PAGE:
Content March 2009

The Future Is Cheese

Why the networks are surrendering prime time to Jay Leno and the Lord of the Dance
Dee Conway/Lebrecht Music and Arts

Around the same time NBC announced that Jay Leno, instead of decamping to do late-night comedy for ABC, would remain at NBC and move to a 10p.m., Monday-through-Friday slot, the creator of the network’s fading hit series Heroes took a public swan dive into hard concrete.

Speaking at a screenwriter expo in Los Angeles, Tim Kring struggled to defend his sci-fi-tinged show, which has endured two seasons of faltering ratings. Heroes is presented in a serialized format, meaning that stories “arc” over the course of an entire season rather than conclude at the end of each episode, as in a sitcom, or a police procedural such as CSI or Law & Order. The serialized format is “a very flawed way of telling stories on network television right now,” a blogger quoted Kring as saying, “because of the advent of the DVR and online streaming. The engine that drove [serialized TV] was, you had to be in front of the TV [when it aired]. Now you can watch it when you want, where you want, how you want to watch it, and almost all of those ways are superior to watching it on-air.”

Then, in a fit of pique for which he is still apologizing, he said: “So on-air is [relegated] to the saps and the dipshits who can’t figure out how to watch it in a superior way.”

Kring later claimed that his quote had been “slightly mangled,” but the damage was done. He was blasted by fans and critics (“Try, you know, not sucking,” Time’s television blogger, James Poniewozik, bloggishly advised him), and certainly there was something gloriously self-destructive about a 50-something show creator, at the apex of his career after decades of slogging through hack work, publicly attacking the very people who are keeping him in business. But his profane evisceration of his own viewers is of a piece with NBC’s decision to sully the sanctum sanctorum of prime time with a talk show: both are signs of an old television order dying and a new one starting to come into focus.

The mere fact that moving a talk-show host from 11:30 to 10p.m.—a banal decision, on the face of it—has occasioned so much breathless coverage is more a sign of how change-resistant network television has traditionally been. But whether the Leno decision stemmed from desperation (by most gauges, NBC is now the fourth-ranked broadcast network), PR bravado (this is show business, after all), or just an unsentimental recognition of the need to make lemonade out of lemons, it will be only the first of many such moves. Amid an economic downturn that’s calling into question most old-school business strategies, the underpinnings of much of the mainstream television business are coming unstuck—and the first casualty may be the profusion of triple-decker, lavishly produced, scripted television that we’ve all taken for granted.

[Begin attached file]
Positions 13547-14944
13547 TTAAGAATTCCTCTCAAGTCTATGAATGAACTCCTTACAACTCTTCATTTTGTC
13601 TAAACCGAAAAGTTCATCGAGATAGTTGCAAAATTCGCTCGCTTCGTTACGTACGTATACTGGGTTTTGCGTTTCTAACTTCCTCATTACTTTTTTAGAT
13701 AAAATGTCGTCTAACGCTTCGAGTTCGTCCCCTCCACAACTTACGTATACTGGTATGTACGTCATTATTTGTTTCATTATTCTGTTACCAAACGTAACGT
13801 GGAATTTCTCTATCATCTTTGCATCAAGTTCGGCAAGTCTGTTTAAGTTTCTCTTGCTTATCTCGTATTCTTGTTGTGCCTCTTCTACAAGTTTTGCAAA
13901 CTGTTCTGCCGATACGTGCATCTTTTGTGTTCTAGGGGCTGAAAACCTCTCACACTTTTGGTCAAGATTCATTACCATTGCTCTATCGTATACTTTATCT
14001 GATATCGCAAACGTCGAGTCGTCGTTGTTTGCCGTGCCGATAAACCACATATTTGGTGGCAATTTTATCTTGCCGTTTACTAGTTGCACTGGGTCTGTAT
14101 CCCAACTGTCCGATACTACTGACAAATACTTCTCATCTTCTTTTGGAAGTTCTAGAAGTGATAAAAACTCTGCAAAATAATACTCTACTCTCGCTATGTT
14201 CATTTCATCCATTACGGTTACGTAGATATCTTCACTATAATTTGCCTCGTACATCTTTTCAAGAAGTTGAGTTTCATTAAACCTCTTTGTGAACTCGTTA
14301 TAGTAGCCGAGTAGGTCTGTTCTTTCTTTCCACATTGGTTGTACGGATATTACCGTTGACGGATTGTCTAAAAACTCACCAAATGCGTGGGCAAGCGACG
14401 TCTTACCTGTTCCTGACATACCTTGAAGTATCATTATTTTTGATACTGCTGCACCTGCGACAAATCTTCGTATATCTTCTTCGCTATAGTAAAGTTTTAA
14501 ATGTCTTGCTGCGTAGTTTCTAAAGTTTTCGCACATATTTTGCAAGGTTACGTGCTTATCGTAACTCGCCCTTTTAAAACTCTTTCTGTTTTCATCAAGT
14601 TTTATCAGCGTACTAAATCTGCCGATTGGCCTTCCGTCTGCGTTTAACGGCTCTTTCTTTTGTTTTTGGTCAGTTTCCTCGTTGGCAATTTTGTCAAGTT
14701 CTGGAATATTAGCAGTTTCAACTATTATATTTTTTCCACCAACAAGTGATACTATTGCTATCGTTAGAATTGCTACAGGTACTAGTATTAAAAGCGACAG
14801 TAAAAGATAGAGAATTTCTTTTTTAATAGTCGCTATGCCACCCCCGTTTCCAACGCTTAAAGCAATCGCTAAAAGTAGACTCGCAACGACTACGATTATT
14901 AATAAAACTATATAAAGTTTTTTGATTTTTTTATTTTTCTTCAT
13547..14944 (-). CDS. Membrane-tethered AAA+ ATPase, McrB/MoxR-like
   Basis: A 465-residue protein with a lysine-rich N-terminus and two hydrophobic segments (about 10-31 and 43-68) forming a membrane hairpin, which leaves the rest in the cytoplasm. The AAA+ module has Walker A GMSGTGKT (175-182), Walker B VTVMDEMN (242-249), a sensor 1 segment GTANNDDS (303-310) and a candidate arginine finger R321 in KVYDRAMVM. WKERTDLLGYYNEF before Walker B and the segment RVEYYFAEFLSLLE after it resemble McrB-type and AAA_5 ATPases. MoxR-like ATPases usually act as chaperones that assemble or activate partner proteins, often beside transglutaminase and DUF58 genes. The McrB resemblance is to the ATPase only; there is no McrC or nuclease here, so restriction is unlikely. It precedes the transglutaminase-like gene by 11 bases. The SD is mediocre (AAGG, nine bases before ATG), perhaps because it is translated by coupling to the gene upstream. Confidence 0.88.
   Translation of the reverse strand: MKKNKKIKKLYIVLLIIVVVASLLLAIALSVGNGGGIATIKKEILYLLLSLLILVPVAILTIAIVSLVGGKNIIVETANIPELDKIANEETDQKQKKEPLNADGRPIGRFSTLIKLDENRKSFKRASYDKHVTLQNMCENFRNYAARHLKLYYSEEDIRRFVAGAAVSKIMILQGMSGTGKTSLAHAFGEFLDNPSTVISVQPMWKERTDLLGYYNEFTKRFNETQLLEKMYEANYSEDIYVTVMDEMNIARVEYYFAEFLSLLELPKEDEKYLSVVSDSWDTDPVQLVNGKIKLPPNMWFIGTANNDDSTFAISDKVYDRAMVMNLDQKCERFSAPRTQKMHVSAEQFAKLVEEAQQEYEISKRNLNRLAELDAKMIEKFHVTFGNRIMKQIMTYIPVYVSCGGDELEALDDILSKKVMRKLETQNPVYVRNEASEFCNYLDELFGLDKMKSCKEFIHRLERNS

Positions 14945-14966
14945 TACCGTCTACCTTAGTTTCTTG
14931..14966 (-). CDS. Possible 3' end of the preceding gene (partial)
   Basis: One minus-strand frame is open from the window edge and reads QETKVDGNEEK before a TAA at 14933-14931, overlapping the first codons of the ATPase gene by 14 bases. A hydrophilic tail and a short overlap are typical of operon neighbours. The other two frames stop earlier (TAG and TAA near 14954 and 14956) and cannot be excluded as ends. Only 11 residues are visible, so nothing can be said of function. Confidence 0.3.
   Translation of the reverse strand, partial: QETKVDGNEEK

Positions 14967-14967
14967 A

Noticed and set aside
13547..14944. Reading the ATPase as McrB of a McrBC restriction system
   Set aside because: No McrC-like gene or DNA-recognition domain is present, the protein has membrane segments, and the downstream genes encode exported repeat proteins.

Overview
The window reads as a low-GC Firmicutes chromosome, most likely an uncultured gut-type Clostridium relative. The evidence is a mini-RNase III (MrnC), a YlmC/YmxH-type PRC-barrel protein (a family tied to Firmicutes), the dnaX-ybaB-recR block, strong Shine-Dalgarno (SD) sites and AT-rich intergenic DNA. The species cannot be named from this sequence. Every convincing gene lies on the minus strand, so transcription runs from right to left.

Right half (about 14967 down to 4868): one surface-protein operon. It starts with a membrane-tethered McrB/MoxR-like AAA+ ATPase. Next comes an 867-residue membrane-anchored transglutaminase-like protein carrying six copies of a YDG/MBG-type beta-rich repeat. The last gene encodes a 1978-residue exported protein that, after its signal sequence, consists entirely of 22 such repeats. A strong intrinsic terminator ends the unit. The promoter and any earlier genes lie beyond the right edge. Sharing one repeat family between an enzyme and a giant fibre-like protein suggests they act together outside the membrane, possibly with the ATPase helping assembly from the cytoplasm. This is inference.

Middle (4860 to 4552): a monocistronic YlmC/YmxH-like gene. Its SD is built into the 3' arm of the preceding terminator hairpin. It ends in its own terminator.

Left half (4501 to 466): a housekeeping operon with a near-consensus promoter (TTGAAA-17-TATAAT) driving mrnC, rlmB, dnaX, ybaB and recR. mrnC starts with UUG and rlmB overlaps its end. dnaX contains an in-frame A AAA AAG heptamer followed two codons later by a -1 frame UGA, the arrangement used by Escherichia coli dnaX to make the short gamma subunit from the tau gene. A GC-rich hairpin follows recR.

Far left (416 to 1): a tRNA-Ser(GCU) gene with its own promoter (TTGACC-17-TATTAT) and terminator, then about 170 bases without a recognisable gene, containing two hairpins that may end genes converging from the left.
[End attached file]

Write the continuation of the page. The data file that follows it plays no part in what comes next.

The problem is a relatively simple one: networks no longer make as much money on television shows as they used to. This makes the economics of scripted television—which is much more expensive to produce than reality or variety shows—far trickier and riskier than ever before. A show like Heroes can be an eight- or nine-figure gamble for its backers (usually a combination of a network and a studio), and the return is far from certain. As the television advertising market—the multibillion-dollar behemoth that makes possible all those excellent explosions and location shoots in Fiji—softens, the makers of TV shows are scrambling to find this money elsewhere. Content owners have traditionally found it in foreign syndication, DVD sales, and merchandising, among other revenue streams. But these markets are either plateauing or softening. This accounts for the rise of “integrated marketing” (all those name-brand products you see showing up in the middle of shows), and the rush to place programming on sites like hulu.com (a partnership between the parent companies of NBC and Fox) or to sell it through, say, iTunes. But neither Hulu nor iTunes offers—yet—a real business model.

This is the “sell side” problem. On the “buy side,” the problem is what I’d call cultural attention-deficit disorder, which afflicts the consumer bombarded with choices: more TV networks (the Emmy Award–winning show Mad Men is broadcast on AMC, a channel previously known only for showing movies), more video games, more Web sites, and more ways to consume shows than ever before (VOD, DVD, PPV, etc., etc.). And all of this is compounded by the loss of the social effect: the fewer people who consume any given piece of media, the fewer people there are to tell you how awesome The Life & Times of Tim is and how you simply have to watch it. Amid the chaos, it’s difficult for a media consumer to care enough about any one thing to stick with it—and for a network trying to build allegiance to a brand, convincing anyone that what you’re showing matters becomes almost impossible. (In the current television season, for example, only one new network show, CBS’s The Mentalist—a procedural, as it happens—became a bona fide hit, despite the tens of millions all the networks spent on promotion.)

Presented by

Michael Hirschorn is an Atlantic contributing editor.

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